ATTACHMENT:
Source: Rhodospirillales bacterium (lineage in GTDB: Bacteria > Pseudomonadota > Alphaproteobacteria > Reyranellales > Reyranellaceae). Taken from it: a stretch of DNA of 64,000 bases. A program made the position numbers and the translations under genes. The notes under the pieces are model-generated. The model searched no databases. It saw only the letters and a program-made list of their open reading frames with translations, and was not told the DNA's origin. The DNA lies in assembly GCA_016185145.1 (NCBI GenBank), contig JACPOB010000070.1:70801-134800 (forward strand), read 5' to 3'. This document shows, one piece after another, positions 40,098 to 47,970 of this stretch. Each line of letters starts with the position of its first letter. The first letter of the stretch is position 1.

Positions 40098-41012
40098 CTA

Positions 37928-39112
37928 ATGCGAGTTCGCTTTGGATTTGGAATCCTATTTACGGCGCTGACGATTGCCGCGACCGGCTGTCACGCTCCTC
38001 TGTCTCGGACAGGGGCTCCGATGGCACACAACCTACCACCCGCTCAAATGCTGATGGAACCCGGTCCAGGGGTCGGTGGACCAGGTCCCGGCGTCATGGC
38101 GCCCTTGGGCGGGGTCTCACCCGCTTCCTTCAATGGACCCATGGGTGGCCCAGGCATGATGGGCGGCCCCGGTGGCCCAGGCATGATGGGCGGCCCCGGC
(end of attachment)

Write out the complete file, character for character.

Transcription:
Source: Rhodospirillales bacterium (lineage in GTDB: Bacteria > Pseudomonadota > Alphaproteobacteria > Reyranellales > Reyranellaceae). Taken from it: a stretch of DNA of 64,000 bases. A program made the position numbers and the translations under genes. The notes under the pieces are model-generated. The model searched no databases. It saw only the letters and a program-made list of their open reading frames with translations, and was not told the DNA's origin. The DNA lies in assembly GCA_016185145.1 (NCBI GenBank), contig JACPOB010000070.1:70801-134800 (forward strand), read 5' to 3'. This document shows, one piece after another, positions 40,098 to 47,970 of this stretch. Each line of letters starts with the position of its first letter. The first letter of the stretch is position 1.

Positions 40098-41012
40098 CTA

Positions 37928-39112
37928 ATGCGAGTTCGCTTTGGATTTGGAATCCTATTTACGGCGCTGACGATTGCCGCGACCGGCTGTCACGCTCCTC
38001 TGTCTCGGACAGGGGCTCCGATGGCACACAACCTACCACCCGCTCAAATGCTGATGGAACCCGGTCCAGGGGTCGGTGGACCAGGTCCCGGCGTCATGGC
38101 GCCCTTGGGCGGGGTCTCACCCGCTTCCTTCAATGGACCCATGGGTGGCCCAGGCATGATGGGCGGCCCCGGTGGCCCAGGCATGATGGGCGGCCCCGGC